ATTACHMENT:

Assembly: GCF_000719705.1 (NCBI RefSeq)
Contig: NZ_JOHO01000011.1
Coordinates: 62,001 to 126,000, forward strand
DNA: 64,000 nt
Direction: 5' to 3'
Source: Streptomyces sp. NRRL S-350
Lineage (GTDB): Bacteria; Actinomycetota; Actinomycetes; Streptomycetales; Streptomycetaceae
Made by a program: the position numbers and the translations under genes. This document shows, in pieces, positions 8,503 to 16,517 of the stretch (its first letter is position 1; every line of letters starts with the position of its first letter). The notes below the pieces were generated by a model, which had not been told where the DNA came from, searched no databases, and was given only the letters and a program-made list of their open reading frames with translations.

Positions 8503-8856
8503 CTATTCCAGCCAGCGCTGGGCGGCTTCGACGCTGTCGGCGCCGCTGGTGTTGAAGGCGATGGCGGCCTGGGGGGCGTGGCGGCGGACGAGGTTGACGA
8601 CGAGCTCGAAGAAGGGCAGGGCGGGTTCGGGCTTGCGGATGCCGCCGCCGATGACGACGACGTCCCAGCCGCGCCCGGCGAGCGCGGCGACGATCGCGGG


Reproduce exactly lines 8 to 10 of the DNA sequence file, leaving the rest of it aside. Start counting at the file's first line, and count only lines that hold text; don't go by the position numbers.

Made by a program: the position numbers and the translations under genes. This document shows, in pieces, positions 8,503 to 16,517 of the stretch (its first letter is position 1; every line of letters starts with the position of its first letter). The notes below the pieces were generated by a model, which had not been told where the DNA came from, searched no databases, and was given only the letters and a program-made list of their open reading frames with translations.

Positions 8503-8856
8503 CTATTCCAGCCAGCGCTGGGCGGCTTCGACGCTGTCGGCGCCGCTGGTGTTGAAGGCGATGGCGGCCTGGGGGGCGTGGCGGCGGACGAGGTTGACGA